Updated: Apr 22
Debate sparked in Belmont’s faculty senate Monday over two proposed course evaluation questions which would seek student perspectives on diverse communities and marginalized voices at the university.
The two proposed prompts for response on the Likert scale are:
— The instructor created an environment of belonging and inclusion in the classroom.
—– The course addressed diverse perspectives that included marginalized voices.
“This language was not chosen willy-nilly. There was a lot of debate over ‘marginalized,’” said Dr. Jason Lovvorn, who chairs the committee in charge of drafting the questions.
While the first question was not discussed as thoroughly, the use of “marginalized voices” in the second statement left some faculty senator’s wondering if this could be misinterpreted by students and used as an opportunity to make unfair criticisms of a professor.
Ratings on course evaluations have the potential to affect professors’ eligibility for raises, promotions and, in some cases, can even put their job security at risk.
“It might also be that, ‘Well they didn’t discuss authors who claim the earth is flat, and therefore they didn’t talk about the marginalized voice I wanna hear from,’” said Dr. Nathan Griffith, president of the faculty senate.
Dr. Amy Crook, former president of the faculty senate, said the language used in these prompts should mirror the language faculty senate has used in other places to avoid confusion.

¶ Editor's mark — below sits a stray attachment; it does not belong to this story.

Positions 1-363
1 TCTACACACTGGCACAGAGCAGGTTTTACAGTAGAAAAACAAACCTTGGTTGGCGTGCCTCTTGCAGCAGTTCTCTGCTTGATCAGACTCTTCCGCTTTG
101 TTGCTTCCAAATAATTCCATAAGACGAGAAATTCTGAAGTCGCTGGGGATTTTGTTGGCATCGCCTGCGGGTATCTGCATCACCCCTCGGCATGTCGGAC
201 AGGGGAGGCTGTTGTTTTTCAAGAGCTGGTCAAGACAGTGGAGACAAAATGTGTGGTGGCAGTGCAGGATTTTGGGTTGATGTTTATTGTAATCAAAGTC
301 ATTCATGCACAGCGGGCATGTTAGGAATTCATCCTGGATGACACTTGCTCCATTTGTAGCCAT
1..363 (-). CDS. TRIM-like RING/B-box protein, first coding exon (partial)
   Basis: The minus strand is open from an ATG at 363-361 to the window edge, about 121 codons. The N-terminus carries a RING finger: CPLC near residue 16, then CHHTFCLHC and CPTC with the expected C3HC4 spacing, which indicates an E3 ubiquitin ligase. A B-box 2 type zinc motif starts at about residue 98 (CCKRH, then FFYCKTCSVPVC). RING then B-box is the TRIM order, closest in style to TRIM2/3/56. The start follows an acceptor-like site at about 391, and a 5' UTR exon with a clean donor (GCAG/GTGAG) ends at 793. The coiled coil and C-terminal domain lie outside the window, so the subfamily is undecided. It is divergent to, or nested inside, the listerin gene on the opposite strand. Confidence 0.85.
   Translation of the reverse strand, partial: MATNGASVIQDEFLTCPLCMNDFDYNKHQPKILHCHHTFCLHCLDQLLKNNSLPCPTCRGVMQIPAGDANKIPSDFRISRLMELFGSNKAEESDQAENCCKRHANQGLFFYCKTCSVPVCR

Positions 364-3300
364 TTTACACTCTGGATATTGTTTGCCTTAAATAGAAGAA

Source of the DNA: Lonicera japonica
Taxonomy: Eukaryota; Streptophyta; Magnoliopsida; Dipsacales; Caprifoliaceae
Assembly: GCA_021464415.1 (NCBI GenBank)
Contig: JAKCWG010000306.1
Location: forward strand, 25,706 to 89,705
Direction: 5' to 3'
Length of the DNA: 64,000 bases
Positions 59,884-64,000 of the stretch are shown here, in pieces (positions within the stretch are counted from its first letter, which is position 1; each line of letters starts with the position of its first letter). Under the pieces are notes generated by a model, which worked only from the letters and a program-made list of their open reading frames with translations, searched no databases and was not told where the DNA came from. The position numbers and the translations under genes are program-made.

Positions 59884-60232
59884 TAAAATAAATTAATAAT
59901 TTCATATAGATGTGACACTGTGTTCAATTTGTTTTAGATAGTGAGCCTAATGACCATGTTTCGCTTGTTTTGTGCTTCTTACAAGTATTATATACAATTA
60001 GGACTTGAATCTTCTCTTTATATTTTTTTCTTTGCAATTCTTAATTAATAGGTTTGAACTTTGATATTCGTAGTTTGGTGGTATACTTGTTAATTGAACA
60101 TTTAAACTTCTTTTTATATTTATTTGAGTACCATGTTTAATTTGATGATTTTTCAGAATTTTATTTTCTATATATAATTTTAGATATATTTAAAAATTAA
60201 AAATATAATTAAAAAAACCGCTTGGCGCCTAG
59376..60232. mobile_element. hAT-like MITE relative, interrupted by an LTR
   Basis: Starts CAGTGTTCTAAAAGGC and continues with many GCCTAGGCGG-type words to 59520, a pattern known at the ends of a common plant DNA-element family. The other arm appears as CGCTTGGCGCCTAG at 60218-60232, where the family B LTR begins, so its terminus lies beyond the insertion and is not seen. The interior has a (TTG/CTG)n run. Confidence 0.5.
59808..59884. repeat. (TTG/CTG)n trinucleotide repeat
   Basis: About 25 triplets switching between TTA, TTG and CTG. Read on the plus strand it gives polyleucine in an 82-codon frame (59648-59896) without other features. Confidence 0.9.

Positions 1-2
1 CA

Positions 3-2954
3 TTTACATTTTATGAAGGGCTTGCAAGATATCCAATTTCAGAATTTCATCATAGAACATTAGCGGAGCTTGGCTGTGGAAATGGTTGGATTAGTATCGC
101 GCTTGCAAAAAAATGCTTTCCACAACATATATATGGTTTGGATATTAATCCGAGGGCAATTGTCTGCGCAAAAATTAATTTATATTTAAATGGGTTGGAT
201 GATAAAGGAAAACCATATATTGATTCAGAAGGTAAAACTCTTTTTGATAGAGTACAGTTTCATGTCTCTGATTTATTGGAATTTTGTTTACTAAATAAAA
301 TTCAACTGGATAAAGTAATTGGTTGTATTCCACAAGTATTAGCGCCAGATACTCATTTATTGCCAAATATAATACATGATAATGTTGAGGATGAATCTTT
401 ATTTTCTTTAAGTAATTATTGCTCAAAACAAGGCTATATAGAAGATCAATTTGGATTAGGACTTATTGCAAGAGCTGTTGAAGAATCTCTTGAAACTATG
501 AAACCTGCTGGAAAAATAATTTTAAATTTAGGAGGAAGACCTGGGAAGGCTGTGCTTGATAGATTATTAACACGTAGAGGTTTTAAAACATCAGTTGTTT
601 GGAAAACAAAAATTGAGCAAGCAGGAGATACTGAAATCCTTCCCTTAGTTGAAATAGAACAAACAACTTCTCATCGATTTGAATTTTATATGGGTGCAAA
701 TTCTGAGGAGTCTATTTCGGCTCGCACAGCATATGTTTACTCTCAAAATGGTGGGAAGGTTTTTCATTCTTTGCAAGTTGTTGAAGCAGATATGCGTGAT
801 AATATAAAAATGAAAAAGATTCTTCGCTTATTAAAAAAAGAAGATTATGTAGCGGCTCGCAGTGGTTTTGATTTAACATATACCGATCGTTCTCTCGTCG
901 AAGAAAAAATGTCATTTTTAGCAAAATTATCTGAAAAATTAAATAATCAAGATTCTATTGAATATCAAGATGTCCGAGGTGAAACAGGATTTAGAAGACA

In other places such as catalog and curriculum, the wording “historically underrepresented perspectives” is used, and Crook suggested this should be the phrasing of the second prompt instead of marginalized.
Other faculty senators felt it would be OK to add the prompts to course evaluations and change them if needed.
“Nobody’s going to go to the gallows over these two questions anytime in the near future. So I think it’s fine for us to experiment and test and fail and test and fail,” said Dr. Anthony Blash, faculty senate representative for the College of Pharmacy.
Others felt the proposed course evaluation would benefit from an explanation of its language.
“If we were to include one or both of these questions in the questionnaire, I think we should then provide … some defining document,” said faculty senator Dr. Mark Volker.
If these prompts pass, the earliest they would be included in course evaluations would likely be the fall semester of 2022.
Faculty senators will spend the next three weeks considering these questions before voting on them at the public meeting on April 25.
PHOTO: Lillie Burke / Belmont Vision Multimedia
This article was written by Connor Daryani.